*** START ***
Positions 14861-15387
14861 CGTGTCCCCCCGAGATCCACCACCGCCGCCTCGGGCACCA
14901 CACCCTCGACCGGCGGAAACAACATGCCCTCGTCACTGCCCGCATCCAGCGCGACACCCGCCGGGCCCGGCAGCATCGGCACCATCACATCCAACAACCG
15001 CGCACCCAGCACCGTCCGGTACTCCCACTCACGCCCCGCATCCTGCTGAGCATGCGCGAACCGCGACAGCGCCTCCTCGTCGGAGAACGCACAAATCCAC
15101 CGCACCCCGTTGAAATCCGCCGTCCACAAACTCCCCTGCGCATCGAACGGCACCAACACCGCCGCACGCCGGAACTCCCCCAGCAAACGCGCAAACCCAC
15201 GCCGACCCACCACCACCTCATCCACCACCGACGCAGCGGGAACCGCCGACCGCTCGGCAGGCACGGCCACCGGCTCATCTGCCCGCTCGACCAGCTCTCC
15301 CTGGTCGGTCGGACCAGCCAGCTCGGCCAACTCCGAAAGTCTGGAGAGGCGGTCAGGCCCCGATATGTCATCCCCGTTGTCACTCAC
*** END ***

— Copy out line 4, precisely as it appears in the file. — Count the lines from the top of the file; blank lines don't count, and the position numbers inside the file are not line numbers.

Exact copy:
15001 CGCACCCAGCACCGTCCGGTACTCCCACTCACGCCCCGCATCCTGCTGAGCATGCGCGAACCGCGACAGCGCCTCCTCGTCGGAGAACGCACAAATCCAC